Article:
Will the Royals Shift MJ Melendez to the Outfield for the Remainder of the Season?

Though the Royals lost 4-3 in the series finale against the Angels, MJ Melendez had a solid game of sorts, as he hit his second home run of the year in the top of the first inning off of left-handed starter Reid Detmers.

Unfortunately, while Melendez’s home run was a positive step in the right direction for him after a slow start to the 2023 season, he got pulled early in the game, due to tightness in his lower back.

The Royals ended up keeping Melendez out of the lineup against Diamondbacks on Monday. However, Quatraro mentioned to the media in the pregame press conference that he and the Royals hoped to keep Melendez off the IL, though he still was experiencing tightness in his back, according to MLB.com Royals beat writer Anne Rogers.

The Royals ‘offense ranks 29th in batting average and OPS and 30th in OBP, as of Monday, so they need Melendez and his bat in the lineup, even though Melendez is only hitting .178 with a .624 OPS. While Melendez is striking out 34.1 percent of the time this year, he also has an average exit velocity of 96.2 MPH on batted balls, which is only 0.5 MPH behind Franmil Reyes, who leads the team in average batted ball exit velocity.

Kansas City needs that kind of raw power and pop, and it seemed like on Sunday, he was on his way to getting into a groove, prior to his random lower back injury.

Speaking of Reyes, the Royals activated him off the paternity list on Monday. That said, instead of optioning catcher Freddy Fermin back to Omaha, they opted to option Nate Eaton, who’s gotten off to a cold start to begin the season at the MLB level.

In 25 plate appearances, Eaton was hitting .040 with a wOBA of .036, according to Fangraphs. While Eaton offered versatility with the glove and speed on the basepaths, it was obvious that his bat needed some work and refinement in Triple-A.

That being said, with Fermin still up in Kansas City, Royals fans are wondering this:

Is Fermin going to be the primary backup for the remainder of the year? And if so, does that mean Melendez will be the Royals’ everyday right fielder as well?

Or is this just a temporary situation until Melendez is 100 percent?

Let’s take a look at Melendez’s situation, and why Fermin being the primary backup for the remainder of the 2023 season may not be the worst idea for this rebuilding Royals club.

MJ’s Outfield vs. Catcher Defense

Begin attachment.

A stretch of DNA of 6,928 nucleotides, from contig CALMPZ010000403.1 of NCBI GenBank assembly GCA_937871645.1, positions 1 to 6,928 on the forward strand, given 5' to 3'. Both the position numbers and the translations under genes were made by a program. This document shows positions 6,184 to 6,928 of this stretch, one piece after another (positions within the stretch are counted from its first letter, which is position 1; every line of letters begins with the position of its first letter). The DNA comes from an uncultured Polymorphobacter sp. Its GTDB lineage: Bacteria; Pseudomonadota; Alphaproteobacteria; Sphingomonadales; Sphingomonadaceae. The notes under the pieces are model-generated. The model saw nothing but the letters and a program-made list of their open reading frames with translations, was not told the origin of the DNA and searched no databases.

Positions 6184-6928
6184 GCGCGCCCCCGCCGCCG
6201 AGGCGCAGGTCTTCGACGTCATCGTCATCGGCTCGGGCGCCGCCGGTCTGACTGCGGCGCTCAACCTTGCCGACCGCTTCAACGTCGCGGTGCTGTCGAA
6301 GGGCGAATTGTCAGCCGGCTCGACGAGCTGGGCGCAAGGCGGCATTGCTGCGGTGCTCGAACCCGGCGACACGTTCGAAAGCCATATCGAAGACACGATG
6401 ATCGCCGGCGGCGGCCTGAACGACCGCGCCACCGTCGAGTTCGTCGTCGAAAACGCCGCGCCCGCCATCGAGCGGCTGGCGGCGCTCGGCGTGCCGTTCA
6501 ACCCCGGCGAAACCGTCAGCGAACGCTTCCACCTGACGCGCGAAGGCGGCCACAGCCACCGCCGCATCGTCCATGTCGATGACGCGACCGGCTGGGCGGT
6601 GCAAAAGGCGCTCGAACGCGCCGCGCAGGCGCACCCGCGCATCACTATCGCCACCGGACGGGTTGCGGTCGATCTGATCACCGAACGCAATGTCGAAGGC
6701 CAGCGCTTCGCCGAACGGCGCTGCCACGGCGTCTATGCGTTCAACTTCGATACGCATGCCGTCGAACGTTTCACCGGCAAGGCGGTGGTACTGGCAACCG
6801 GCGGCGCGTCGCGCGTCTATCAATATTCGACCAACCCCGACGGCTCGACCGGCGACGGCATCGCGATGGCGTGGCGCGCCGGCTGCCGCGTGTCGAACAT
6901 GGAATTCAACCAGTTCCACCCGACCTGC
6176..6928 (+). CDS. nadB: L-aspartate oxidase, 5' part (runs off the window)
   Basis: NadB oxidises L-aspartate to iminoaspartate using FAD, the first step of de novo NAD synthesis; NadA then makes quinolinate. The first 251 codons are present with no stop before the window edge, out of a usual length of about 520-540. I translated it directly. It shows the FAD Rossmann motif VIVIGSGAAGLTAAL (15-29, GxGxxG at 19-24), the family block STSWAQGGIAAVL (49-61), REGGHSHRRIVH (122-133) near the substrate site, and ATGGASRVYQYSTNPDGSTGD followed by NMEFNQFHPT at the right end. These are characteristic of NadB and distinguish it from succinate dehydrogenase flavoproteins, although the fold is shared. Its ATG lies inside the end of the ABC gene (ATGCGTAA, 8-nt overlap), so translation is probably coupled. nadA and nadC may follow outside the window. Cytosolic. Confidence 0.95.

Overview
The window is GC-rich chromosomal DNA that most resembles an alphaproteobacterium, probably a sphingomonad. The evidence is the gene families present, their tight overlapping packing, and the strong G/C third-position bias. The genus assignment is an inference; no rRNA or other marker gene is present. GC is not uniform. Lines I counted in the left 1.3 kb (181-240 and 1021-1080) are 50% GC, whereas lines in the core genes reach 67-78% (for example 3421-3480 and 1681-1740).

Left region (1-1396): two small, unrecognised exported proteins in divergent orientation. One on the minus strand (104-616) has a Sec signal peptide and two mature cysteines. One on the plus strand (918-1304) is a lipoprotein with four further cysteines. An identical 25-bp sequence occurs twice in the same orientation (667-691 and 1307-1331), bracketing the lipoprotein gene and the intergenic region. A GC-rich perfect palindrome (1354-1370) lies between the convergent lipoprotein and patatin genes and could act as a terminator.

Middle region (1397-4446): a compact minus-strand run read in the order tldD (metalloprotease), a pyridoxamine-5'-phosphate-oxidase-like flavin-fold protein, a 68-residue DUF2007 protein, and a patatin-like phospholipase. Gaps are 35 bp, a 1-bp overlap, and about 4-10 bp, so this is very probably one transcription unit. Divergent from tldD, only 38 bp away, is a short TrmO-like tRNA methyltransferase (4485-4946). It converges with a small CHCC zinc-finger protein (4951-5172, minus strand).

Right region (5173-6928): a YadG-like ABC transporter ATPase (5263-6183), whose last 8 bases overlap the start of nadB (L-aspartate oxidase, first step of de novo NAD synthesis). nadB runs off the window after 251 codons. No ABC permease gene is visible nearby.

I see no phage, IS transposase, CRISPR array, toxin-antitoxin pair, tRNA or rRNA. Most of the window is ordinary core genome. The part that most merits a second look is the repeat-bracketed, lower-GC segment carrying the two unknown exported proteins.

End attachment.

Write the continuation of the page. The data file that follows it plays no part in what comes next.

Melendez’s catching defense was pretty rough, to say the least in 2022, especially on a framing end.

Last year, Melendez’s framing was 12 framing runs below average, and he only had a strike rate of 41.8 percent, which ranked 59th of the 60 qualified catchers in 2022, according to Baseball Savant.

To make matters worse, other areas of Melendez’s catching didn’t fare well in 2022 either. His blocking rated especially poorly in terms of blocking runs, as he was 6 catcher runs below average and 25 blocks below average as well, according to Savant.

As Royals fans can see though, his blocking has improved in 2023, as he is 1 block above average over 239 block opportunities. While that’s a small sample, it shows that Melendez put in a lot of work to improve his blocking, which was very inconsistent in his rookie campaign.

In addition, Melendez also has seen some gains in his framing in 2023, though, like his blocking, it is a limited sample.

Here is a look at the past two years from him on a framing end, and notice his improvement this year in those lower areas of the strike zone in terms of getting strikes, in comparison to a season ago.

Melendez has improved in zones 16, 17, 18, and 19, with considerable improvement in zone 18 (his strike percentage is 13.4 percent higher than a season ago). As a result, his overall strike rate is 3.4 percent higher than a season ago (though it hasn’t produced any positive catcher-framing runs thus far).

Therefore, there have been some positive developments in Melendez’s catching skills from a season ago. On the other hand, those improvements on the catching end haven’t been as impressive as his improvements defensively in the outfield this year.